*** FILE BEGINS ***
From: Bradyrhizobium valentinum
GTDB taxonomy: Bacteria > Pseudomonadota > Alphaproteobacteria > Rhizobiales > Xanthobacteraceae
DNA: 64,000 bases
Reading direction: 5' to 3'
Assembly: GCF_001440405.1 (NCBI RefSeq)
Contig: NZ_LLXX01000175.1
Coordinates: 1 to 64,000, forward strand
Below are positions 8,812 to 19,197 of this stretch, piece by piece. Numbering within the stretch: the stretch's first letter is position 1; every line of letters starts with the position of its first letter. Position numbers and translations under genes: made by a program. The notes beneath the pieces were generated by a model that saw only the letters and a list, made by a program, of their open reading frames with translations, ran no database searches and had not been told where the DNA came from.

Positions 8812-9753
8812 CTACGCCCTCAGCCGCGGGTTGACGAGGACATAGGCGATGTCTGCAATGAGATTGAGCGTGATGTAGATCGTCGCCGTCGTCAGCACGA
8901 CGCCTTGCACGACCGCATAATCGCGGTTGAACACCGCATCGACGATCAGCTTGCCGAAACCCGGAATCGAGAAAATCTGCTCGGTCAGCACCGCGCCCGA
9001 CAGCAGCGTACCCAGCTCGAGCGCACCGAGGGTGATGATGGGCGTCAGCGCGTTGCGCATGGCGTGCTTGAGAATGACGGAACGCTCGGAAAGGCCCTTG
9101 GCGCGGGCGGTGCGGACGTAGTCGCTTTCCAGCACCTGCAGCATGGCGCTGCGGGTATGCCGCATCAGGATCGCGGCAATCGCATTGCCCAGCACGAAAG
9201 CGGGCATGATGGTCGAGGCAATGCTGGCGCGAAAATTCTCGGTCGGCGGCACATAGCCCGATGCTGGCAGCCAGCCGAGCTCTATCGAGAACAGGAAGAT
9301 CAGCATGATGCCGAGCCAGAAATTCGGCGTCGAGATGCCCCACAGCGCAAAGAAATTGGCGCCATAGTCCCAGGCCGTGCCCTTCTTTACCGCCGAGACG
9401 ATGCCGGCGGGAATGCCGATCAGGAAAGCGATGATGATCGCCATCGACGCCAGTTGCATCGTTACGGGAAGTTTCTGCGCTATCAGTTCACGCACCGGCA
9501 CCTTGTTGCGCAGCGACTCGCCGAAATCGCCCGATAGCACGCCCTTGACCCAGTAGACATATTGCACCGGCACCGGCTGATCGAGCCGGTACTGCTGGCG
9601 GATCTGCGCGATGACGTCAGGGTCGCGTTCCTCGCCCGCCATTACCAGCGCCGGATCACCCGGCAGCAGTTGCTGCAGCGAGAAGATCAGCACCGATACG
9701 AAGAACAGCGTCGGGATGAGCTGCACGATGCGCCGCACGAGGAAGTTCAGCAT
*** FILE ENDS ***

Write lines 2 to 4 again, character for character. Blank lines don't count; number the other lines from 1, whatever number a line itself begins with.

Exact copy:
GTDB taxonomy: Bacteria > Pseudomonadota > Alphaproteobacteria > Rhizobiales > Xanthobacteraceae
DNA: 64,000 bases
Reading direction: 5' to 3'